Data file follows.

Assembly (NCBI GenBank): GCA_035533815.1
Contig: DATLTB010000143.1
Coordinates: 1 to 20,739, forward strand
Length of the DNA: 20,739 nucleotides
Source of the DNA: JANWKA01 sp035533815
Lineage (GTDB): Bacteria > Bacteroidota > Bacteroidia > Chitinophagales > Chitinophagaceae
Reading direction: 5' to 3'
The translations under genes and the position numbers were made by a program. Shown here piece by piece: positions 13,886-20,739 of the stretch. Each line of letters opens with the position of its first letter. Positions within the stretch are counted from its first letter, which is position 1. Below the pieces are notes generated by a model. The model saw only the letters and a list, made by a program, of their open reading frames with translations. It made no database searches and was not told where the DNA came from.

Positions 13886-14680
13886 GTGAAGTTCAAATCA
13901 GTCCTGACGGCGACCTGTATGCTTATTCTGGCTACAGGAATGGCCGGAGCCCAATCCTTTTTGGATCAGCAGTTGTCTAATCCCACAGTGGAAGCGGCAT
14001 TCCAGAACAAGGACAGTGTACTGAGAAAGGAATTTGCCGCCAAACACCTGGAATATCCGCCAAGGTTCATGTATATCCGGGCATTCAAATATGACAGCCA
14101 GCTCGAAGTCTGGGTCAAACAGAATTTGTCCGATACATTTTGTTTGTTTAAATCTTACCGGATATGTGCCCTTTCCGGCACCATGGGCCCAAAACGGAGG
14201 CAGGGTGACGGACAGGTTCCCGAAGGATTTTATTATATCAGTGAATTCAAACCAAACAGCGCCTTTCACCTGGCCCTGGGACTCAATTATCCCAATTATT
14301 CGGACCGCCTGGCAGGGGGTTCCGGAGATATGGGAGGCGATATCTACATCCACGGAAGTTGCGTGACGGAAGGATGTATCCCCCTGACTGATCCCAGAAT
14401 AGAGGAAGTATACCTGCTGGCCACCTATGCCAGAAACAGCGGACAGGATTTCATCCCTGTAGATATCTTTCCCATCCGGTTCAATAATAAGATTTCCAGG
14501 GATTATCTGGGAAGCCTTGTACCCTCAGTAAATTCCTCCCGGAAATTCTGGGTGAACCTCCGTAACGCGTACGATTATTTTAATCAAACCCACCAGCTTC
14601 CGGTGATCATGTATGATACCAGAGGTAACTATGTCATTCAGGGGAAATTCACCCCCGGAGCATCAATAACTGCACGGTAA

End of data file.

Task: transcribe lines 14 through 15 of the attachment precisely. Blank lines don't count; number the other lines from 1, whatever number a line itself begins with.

14201 CAGGGTGACGGACAGGTTCCCGAAGGATTTTATTATATCAGTGAATTCAAACCAAACAGCGCCTTTCACCTGGCCCTGGGACTCAATTATCCCAATTATT
14301 CGGACCGCCTGGCAGGGGGTTCCGGAGATATGGGAGGCGATATCTACATCCACGGAAGTTGCGTGACGGAAGGATGTATCCCCCTGACTGATCCCAGAAT